How to replace a hardware wallet
Hardware wallets are powerful inventions, but even they don’t last forever. Device maintenance and periodic hardware upgrades are a necessary part of responsible self-custody.
At Casa, we use multisig to enhance the security of your hardware wallet and protect your bitcoin from accidental loss and theft. We work with popular devices such as Ledger, Trezor, Keystone, and Coldcard, and we help customers all around the world hold their bitcoin safely. Here’s an introduction to upgrading or switching your hardware key.
Why you might want to replace a hardware wallet
Hardware wallets have come a long way since they first hit the marketplace about a decade ago. Today, there are a plethora of devices to choose from, but their usable life is still a bit unknown. While it’s often suggested that devices can last upwards of 20 years, it’s important to not rely on these projections because defects are always possible. Don’t trust — verify.
If a hardware wallet seems obsolete or deprecated, it’s likely time to swap it out. Some other reasons to change out a hardware wallet include:
- Potentially compromised seed phrase
- Known security vulnerabilities with your existing device
- Enhanced privacy features
- New UX functionality on other hardware models, such as QR code or NFC signing
Most importantly, take immediate action if you suspect you’ve been targeted in an attack.
👀 Using a single key? Be careful
Working with a single hardware wallet is a common first step for Bitcoiners holding their own keys, but as the Bitcoin price has climbed over the years, many HODLers have rightfully sought to further secure their assets.
It’s important to proceed with caution if you’ve secured your bitcoin with one private key on a single hardware device. Go ahead and double-check that you have your seed phrase documented, and that backup is available to you. That way, should your device become compromised or bricked in the replacement process, you can use your seed to restore your private key on a new, compatible device.
This represents the downside to relying on only one hardware wallet or seed phrase — it’s a single point of failure. Redundancy is essential in a robust security model as explained in the below article.
🔑 New keys mean new addresses
If you’re upgrading to a new device, it’s up to you whether you wish to import the old key onto a new device or just initialize the device with a new key. But it’s crucial that you make this choice deliberately and understand the consequences.
If you start over with a new key, you’ll need to send an on-chain transaction from your old device to an address with the new key, which will cost a Bitcoin transaction fee. Be sure this transaction is confirmed on-chain before disposing or resetting your old hardware wallet or else your funds could be gone.
While this may sound unlikely, a lot of bitcoin has been lost due to abandoned devices. In one case, a man threw away a hard drive with 7,500 bitcoin and spent years trying to get public officials to let him search the landfill to no avail. Be absolutely sure you have retained self-custody before you toss out your old device.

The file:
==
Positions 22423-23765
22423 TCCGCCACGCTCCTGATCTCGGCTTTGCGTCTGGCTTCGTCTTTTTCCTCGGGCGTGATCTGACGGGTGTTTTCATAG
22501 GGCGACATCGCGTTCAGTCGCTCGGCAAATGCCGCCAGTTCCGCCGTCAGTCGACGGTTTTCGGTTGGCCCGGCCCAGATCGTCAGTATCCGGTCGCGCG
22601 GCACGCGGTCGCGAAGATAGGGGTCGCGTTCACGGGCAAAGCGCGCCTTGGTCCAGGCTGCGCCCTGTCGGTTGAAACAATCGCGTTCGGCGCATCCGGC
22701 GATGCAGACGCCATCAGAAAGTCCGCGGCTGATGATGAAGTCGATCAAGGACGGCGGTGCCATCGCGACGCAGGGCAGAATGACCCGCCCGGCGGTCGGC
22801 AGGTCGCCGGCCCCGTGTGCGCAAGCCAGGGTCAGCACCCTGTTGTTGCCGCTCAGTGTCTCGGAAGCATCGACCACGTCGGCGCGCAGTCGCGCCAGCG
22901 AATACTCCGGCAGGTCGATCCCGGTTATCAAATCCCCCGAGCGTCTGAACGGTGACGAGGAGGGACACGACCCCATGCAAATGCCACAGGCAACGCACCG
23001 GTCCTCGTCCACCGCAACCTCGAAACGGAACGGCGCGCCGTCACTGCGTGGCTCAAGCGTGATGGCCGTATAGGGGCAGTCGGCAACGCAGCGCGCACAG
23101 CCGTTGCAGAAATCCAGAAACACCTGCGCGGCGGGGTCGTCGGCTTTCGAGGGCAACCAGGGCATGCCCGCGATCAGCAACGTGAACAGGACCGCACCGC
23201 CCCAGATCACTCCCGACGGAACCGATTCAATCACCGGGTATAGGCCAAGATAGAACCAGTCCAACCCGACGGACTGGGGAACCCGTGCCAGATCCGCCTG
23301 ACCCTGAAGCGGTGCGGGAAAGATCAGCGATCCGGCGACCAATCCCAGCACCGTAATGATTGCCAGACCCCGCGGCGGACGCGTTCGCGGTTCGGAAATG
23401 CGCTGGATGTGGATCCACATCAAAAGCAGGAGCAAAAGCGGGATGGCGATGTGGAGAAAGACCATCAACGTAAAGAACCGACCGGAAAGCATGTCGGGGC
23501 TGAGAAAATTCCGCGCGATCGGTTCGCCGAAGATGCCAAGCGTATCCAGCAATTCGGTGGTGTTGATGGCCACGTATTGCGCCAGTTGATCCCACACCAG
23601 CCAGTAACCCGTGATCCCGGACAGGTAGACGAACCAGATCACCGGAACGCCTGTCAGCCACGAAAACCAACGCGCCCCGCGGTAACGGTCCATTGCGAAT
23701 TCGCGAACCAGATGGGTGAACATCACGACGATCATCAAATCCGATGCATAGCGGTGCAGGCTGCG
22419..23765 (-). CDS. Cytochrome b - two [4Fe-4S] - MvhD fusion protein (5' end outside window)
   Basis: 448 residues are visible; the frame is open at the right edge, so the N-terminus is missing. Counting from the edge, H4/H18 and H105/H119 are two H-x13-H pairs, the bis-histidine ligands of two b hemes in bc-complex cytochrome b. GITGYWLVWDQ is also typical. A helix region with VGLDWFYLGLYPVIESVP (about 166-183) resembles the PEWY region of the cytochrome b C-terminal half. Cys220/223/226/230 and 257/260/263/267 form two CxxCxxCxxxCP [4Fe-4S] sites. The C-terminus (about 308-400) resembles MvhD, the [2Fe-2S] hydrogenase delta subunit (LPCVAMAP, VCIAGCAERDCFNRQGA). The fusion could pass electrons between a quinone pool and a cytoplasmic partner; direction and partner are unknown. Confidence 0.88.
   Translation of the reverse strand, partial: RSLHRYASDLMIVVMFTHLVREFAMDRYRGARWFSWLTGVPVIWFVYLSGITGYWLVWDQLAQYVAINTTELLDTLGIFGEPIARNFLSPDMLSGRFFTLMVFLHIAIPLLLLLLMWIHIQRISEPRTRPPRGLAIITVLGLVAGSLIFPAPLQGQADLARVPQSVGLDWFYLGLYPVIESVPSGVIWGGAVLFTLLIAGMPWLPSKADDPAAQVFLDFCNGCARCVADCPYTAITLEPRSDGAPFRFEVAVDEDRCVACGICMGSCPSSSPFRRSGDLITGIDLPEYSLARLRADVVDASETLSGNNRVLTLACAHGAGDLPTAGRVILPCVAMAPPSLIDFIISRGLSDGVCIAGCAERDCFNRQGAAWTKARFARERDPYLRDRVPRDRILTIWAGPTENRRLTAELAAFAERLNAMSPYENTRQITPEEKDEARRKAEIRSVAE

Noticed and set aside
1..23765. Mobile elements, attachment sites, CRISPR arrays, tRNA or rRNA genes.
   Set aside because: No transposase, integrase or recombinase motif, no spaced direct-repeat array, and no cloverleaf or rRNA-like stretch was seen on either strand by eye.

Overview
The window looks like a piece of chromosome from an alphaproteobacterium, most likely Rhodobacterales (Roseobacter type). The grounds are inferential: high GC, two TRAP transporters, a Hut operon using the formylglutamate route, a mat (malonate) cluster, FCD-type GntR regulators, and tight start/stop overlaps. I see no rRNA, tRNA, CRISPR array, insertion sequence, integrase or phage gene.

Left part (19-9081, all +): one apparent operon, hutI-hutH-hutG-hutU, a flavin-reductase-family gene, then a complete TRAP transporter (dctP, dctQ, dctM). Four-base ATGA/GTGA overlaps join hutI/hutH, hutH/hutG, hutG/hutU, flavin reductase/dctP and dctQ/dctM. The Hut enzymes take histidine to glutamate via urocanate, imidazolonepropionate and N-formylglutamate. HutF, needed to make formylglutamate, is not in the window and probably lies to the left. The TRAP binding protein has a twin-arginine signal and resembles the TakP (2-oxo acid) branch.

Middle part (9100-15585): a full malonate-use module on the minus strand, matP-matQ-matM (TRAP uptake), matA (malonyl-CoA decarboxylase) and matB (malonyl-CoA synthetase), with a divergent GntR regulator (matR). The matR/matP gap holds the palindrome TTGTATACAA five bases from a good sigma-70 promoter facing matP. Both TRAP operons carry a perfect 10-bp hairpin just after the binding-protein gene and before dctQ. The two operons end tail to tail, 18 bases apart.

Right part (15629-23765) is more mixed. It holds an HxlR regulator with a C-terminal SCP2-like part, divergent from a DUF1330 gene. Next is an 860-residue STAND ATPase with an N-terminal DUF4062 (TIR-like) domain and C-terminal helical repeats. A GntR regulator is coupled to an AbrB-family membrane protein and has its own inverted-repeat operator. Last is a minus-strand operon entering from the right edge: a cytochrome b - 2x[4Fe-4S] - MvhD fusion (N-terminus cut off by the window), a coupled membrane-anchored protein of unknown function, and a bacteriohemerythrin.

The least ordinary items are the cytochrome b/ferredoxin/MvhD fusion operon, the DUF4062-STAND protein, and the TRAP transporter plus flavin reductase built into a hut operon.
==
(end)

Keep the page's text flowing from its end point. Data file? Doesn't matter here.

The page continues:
Lastly, you’ll want to update all exchange accounts with new addresses, especially if you’ve set up automatic withdrawals.
😅 Casa makes key replacement a breeze
Replacing hardware is also a good time to explore further security upgrades. Casa’s multisig wallet provides you with enhanced security, which comes in handy when you need to transition or recover your bitcoin onto a new device. We use multiple keys and multiple devices to protect your bitcoin, so you’re not solely dependent on a single hardware wallet.
With multisig, your receiving addresses are generated with all of your keys. So, when you’re replacing one key, you need to generate a whole new keyset. If you’ve already secured bitcoin with Casa, you’ll need to send an on-chain Bitcoin transaction from the old keyset to the new keyset.
That isn’t as hard as it sounds, and we’ve made it super easy to replace a key in Casa App. Tap on your hardware key in either your Key Shield or Basic Multisig, tap “Replace Key,” and follow the instructions. If you have trouble along the way, our Casa team is happy to assist. Learn more about our Replace Key feature here.
As a part of your replacement, you’ll sweep the funds from all your previous addresses onto one address on the new keyset, and you can’t use your new hardware wallet with your keyset until that transaction is confirmed.
Consider using more than one hardware wallet
Diversity of hardware is one factor that can make your Bitcoin security more robust. An individual hardware wallet can be exploited if a bad actor can access it. By securing your bitcoin with multiple keys and distributing them effectively, you greatly reduce your exposure to hardware-focused attacks because it's much harder for attackers to be everywhere at once.
Casa includes this extra security layer in all our paid plans. Our Casa 3-of-5 Key Shield is comprised of three hardware keys, and you can also choose to substitute a second hardware key in lieu of a mobile key in Casa Gold. Once you’ve secured your bitcoin with multiple private keys, you can rest easy knowing your bitcoin is safe. Learn more about how to use hardware wallets effectively in the below article.
🔒 Ready to upgrade your Bitcoin security?
Want to protect your Bitcoin with more than just a hardware wallet? Casa Gold allows you to continue holding your own keys with greater protection for $120/year, and it’s free for 30 days. Try it yourself here.
Do you know how to take care of your devices?
Read more about general hardware upkeep and how to properly initialize devices in this helpful explainer from Casa Head of Security Ron Stoner.